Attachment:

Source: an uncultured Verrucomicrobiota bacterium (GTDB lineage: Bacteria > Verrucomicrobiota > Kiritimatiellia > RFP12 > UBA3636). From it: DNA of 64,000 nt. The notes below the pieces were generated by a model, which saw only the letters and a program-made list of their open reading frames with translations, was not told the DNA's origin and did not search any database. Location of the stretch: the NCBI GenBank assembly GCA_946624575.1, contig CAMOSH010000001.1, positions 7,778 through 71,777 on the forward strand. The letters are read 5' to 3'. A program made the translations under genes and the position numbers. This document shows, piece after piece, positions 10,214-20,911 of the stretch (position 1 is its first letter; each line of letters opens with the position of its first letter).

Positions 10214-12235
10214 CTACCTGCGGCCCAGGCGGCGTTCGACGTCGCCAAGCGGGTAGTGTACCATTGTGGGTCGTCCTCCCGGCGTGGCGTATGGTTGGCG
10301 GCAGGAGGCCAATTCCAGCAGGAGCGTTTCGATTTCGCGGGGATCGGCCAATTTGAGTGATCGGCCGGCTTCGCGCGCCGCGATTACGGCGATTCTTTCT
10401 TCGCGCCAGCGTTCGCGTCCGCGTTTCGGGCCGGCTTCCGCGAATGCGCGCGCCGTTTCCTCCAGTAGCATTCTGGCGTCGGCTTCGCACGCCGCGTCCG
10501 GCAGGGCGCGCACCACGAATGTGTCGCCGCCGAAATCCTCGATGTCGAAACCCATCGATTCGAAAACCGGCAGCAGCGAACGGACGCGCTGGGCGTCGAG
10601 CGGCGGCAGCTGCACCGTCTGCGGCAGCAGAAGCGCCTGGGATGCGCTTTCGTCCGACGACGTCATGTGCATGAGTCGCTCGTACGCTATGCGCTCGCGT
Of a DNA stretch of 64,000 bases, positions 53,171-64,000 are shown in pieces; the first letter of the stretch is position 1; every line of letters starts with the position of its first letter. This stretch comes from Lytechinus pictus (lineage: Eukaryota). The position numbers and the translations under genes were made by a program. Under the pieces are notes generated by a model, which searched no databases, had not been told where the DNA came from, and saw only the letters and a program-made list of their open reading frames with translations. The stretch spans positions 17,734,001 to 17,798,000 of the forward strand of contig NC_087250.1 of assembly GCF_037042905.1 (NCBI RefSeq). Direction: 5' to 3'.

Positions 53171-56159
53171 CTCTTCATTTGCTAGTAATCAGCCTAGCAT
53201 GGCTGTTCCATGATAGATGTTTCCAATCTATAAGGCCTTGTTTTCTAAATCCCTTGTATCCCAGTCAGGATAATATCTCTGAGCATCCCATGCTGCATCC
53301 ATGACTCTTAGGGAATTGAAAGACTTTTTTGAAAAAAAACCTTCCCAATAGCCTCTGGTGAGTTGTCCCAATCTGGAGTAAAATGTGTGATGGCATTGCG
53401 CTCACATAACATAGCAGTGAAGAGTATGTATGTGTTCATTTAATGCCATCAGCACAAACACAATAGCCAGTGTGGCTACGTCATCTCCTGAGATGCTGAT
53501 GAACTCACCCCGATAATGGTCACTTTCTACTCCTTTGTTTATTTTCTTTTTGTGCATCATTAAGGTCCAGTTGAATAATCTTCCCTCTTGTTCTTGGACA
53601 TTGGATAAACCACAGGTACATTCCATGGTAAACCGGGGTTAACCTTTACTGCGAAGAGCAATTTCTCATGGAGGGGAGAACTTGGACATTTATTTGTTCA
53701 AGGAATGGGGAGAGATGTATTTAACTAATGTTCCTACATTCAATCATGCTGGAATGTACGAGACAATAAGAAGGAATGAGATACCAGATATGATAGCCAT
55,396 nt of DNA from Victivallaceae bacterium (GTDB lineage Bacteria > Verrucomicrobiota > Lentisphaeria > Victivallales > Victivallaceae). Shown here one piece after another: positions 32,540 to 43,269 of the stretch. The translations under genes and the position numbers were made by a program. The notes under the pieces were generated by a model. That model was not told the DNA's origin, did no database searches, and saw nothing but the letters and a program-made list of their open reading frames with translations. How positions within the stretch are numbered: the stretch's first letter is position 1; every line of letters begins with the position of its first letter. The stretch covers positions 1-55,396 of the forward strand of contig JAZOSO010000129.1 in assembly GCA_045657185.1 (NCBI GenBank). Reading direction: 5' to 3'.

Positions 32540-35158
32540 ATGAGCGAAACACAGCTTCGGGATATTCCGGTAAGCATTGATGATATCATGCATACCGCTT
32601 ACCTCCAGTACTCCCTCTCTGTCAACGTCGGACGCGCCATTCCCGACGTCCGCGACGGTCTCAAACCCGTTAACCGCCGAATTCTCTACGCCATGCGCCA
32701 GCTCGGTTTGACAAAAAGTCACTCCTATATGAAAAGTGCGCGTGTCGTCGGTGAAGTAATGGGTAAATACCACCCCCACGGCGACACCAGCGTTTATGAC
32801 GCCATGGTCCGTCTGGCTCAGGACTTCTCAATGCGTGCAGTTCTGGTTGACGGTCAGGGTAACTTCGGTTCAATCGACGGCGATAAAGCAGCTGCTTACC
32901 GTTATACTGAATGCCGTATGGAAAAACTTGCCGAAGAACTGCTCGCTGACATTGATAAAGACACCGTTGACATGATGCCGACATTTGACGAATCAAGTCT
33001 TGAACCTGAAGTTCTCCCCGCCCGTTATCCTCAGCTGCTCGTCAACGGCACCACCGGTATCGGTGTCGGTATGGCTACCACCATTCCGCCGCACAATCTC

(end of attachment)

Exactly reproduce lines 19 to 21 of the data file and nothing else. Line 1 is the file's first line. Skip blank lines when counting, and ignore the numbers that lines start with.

32540 ATGAGCGAAACACAGCTTCGGGATATTCCGGTAAGCATTGATGATATCATGCATACCGCTT
32601 ACCTCCAGTACTCCCTCTCTGTCAACGTCGGACGCGCCATTCCCGACGTCCGCGACGGTCTCAAACCCGTTAACCGCCGAATTCTCTACGCCATGCGCCA
32701 GCTCGGTTTGACAAAAAGTCACTCCTATATGAAAAGTGCGCGTGTCGTCGGTGAAGTAATGGGTAAATACCACCCCCACGGCGACACCAGCGTTTATGAC